• The Consumer Staples sector also closed the month down more than 4%. Elders, a2 Milk and Coles Group were among the worst performers, all declining between 10% and 12%. Coles particularly disappointed investors with higher-than-expected operating costs, a decline in gross margins, and a 20% increase in stock loss from theft.
  • Weaker economic indicators in China continued to weigh on the Materials sector (-2.2%). Investors are becoming less confident in the country’s prospects for economic recovery, which does not augur well for bulk commodity demand.
  • Small caps also weakened, with the S&P/ASX Small Ordinaries Index closing the month 1.3% lower.
  • Index constituents Mesoblast (-55.5%), Chalice Mining (-39.6%) and Iress (-38.3%) performed particularly poorly.

Global equities

  • Global share markets weakened in early August and by mid-month the MSCI World Index had fallen by more than 5%.
  • Sentiment improved thereafter as fears about higher interest rates receded somewhat. The Index still closed the month down, although foreign exchange movements lifted returns into positive territory for AUD denominated investors.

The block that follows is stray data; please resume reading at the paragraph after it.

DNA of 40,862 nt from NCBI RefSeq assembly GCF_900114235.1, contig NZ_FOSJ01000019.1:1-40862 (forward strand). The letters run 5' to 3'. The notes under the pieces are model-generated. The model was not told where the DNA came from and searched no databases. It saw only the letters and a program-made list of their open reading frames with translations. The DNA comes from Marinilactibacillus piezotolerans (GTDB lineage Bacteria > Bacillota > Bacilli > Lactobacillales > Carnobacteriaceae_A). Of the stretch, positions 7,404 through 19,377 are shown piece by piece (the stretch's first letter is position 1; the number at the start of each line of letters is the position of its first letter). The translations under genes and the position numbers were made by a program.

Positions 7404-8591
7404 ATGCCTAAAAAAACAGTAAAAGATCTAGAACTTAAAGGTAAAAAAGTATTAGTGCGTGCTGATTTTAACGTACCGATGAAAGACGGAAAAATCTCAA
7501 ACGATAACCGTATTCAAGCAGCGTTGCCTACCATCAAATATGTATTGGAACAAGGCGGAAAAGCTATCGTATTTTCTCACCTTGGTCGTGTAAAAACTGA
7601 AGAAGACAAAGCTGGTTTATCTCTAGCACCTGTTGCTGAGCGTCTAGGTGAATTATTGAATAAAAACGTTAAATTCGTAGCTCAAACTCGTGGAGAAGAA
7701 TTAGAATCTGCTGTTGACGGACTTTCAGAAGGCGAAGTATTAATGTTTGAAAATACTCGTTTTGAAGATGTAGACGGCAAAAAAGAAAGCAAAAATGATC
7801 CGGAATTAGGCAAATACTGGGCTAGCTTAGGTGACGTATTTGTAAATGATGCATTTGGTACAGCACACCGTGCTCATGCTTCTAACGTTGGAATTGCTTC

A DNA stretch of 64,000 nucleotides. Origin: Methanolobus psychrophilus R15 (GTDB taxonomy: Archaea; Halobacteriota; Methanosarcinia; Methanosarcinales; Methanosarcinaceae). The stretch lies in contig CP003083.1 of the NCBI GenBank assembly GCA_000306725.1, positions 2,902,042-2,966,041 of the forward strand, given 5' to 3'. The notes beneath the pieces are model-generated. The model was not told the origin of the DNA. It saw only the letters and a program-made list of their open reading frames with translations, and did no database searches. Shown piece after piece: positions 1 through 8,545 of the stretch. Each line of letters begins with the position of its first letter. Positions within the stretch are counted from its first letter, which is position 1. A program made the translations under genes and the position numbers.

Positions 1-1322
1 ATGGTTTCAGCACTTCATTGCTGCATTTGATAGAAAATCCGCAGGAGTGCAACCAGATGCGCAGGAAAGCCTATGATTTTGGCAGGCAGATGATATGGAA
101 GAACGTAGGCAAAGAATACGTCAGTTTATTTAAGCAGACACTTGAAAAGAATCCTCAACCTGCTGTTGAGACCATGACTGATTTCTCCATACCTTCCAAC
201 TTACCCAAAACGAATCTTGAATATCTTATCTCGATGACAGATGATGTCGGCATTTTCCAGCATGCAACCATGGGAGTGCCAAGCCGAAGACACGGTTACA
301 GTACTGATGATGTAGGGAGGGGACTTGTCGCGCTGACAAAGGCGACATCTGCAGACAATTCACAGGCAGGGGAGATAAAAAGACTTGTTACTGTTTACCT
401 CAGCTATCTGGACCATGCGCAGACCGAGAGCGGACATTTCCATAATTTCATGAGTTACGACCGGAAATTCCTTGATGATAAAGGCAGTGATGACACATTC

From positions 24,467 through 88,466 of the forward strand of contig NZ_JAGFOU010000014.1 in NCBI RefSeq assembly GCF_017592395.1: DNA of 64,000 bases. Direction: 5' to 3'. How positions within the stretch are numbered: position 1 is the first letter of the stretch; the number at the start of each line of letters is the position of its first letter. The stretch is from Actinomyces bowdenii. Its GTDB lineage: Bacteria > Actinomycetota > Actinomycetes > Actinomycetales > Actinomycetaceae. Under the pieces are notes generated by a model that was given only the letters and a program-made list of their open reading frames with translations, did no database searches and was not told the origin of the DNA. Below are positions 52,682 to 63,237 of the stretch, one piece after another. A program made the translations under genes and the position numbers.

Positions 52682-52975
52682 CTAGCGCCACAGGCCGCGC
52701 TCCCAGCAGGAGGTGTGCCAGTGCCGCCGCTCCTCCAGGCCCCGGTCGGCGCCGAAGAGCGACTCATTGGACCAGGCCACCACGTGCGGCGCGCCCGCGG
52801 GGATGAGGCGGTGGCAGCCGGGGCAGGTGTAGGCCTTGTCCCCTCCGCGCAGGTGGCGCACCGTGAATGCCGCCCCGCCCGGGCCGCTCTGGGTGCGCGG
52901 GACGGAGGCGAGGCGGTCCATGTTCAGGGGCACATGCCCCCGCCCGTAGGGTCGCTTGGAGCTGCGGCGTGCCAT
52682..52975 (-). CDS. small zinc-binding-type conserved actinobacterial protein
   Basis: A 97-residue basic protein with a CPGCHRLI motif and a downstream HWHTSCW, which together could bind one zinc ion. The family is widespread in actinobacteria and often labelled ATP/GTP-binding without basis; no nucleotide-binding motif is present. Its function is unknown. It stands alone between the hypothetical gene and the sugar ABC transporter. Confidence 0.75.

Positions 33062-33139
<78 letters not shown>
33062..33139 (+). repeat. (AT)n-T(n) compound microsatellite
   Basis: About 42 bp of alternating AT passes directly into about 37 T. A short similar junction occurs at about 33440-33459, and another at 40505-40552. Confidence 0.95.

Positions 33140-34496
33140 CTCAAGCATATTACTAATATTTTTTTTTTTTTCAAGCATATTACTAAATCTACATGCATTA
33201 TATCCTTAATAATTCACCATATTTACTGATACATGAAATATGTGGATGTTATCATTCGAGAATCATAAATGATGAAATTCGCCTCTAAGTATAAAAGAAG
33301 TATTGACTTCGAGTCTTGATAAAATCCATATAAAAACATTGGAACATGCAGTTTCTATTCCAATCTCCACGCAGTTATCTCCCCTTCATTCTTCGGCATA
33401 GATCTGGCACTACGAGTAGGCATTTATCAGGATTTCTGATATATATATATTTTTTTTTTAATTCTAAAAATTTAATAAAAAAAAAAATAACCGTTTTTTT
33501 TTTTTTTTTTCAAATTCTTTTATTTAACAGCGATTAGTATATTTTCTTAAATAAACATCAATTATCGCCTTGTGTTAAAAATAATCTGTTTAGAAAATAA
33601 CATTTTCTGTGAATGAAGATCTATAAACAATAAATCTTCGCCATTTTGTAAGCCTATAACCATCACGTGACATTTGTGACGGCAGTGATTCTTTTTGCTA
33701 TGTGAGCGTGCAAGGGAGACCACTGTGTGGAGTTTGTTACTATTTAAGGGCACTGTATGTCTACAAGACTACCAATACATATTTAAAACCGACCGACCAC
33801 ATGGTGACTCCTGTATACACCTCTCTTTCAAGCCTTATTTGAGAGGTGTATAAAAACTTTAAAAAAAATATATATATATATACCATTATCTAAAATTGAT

• The well-publicised downturn in economic indicators in China and further stress in the property sector weighed on Asian stocks. Hong Kong’s Hang Seng and China’s CSI 300 fell 8.5% and 6.2%, respectively, while share markets in Japan and Singapore also closed the month lower.
  • There was broad-based weakness in Europe too, with the French, German, Italian, Swiss and UK stock markets all down between 1% and 3%.
  • US stocks performed similarly poorly, with the S&P 500 and NASDAQ down 1.6% and 2.2%, respectively. These returns did not appear to be too alarming for investors, however; while the recent rally has run out of steam, both indices continue to show strong gains in the calendar year to date.
  • Looking ahead, it is worth noting that September has historically been the worst month for global shares. It will be interesting to see whether that trend is maintained or broken this time around.

Listed property

  • Like broader share markets, global property securities struggled. The FTSE EPRA/NAREIT Developed Index closed August down 2.7% in AUD terms.
  • The worst-performing markets included Hong Kong and Singapore – again owing to a deteriorating economic outlook in Asia – as well as the US.
  • The outlook for the US economy is brighter than some other major markets, but US REITs moved lower during the month after performing well in the months prior and as investors banked profits from the recent rally.